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Jan 31, 2013 ||
A version of this post originally appeared as an op-ed in Politico.
When Congress passed the Dodd-Frank Act in response to the 2008 financial crisis, its primary goals were to (1) reduce systemic risk through centralized clearing and (2) increase transparency through reporting and trading on regulated trading platforms. Both of those goals are within reach today. Yet as implementation deadlines near, some are pushing back by claiming the new regulations for the previously unregulated swaps market are creating a regulatory imbalance that favors futures. They have dubbed the supposed issue “futurization” – which will be discussed at a roundtable at the Commodity Futures Trading Commission today – and are alleging that it weakens Dodd-Frank. That argument turns history, law and reason on their heads.
Some background is helpful. For more than 90 years, futures markets have been subject to increasingly comprehensive federal regulation. (Futures markets were regulated even before securities markets.) Swaps were not regulated at all until the Dodd-Frank Act was enacted in 2010. Congress decided that swap regulation was needed after some of these contracts contributed to the crash of the economy in 2008. Now all swaps will be regulated under rules adopted by CFTC and the Securities and Exchange Commission.
Dodd-Frank makes clear that futures and swaps are different product classes and should receive similar, but not identical, regulation. Congress decided that the longstanding futures regulatory model – clearing and exchange trading – should be applied only to segments of the swap market, primarily trading among financial entities. Other swaps are to be offered by registered dealers privately to commercial end users under special regulatory provisions.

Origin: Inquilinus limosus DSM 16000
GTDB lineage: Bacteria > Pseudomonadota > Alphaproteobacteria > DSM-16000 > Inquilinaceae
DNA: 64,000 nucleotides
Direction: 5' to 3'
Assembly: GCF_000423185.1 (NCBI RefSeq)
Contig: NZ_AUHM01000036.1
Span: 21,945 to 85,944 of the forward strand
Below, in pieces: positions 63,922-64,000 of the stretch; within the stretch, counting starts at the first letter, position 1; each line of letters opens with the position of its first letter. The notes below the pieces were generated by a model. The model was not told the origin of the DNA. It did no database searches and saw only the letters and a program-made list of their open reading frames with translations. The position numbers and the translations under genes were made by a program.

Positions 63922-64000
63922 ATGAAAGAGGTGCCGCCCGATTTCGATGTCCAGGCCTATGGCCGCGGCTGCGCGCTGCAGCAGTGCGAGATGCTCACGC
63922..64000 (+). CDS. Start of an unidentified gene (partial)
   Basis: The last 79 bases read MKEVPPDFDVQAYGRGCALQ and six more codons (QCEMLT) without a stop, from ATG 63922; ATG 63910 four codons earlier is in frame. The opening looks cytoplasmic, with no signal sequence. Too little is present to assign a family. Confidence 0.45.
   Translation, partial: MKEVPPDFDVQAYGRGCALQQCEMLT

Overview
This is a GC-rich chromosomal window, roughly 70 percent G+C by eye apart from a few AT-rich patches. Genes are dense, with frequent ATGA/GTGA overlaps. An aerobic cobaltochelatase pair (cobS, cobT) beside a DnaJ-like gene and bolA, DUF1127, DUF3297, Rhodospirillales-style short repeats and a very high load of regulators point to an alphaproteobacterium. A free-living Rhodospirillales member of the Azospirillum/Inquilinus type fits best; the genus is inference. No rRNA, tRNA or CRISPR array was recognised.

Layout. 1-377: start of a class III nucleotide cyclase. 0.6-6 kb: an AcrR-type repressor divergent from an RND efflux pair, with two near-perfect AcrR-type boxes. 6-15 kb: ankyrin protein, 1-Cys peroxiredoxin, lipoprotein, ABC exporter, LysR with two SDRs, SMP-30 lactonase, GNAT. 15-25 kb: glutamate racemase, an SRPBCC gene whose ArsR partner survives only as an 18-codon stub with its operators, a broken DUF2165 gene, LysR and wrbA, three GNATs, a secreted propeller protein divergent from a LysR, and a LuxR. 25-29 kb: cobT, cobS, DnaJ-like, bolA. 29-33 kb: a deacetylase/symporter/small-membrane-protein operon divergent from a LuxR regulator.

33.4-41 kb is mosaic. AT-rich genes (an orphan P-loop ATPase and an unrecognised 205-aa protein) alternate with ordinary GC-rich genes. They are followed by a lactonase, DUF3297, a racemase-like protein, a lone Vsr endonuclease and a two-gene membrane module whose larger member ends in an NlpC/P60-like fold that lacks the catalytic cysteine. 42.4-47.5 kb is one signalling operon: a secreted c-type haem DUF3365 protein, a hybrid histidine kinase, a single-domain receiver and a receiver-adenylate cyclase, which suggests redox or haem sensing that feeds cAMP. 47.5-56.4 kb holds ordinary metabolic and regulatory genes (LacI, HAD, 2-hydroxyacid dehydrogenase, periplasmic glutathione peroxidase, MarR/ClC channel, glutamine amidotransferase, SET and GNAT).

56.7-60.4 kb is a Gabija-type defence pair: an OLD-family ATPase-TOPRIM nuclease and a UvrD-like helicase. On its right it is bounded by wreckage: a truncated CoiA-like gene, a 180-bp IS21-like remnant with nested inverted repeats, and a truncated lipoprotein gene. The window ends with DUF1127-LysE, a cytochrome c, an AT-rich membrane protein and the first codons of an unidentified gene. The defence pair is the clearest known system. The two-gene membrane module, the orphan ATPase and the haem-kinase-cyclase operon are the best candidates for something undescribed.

Seems sensible, so what is the issue? Some in the swaps world don’t like, in fact they even fear, the CFTC’s new swap rules. They are claiming that any differences in regulations will put them at a disadvantage. Despite the fact that customers are already asking regulated entities like CME Group to develop new means to accommodate swap transactions in the futures markets, they are crying foul – saying this will weaken regulation by encouraging regulatory arbitrage.
Preposterous. Futures are thoroughly and well-regulated. Swaps are not – yet – but will be once the CFTC finishes its work though somewhat differently from futures. Different regulation does not mean weaker regulation. CME Group has no interest in having the CFTC impede swap markets; we want to offer our customers swaps services — clearing, reporting and trading — and have invested in new clearing offerings. We and others have responded to customer demand in recent months to develop new products and trading systems for futures subject to regulation.
The issue being raised today is really a myth. After all, bringing regulation to a previously opaque, risky market is exactly what Congress sought to do in the wake of the financial crisis. In fact, we don’t think we need a new moniker like, futurization, to describe the development of products and services that meet regulatory requirements and customer demand. We already have the word for that – it is innovation.
Terry Duffy is the Executive Chairman and President of CME Group.
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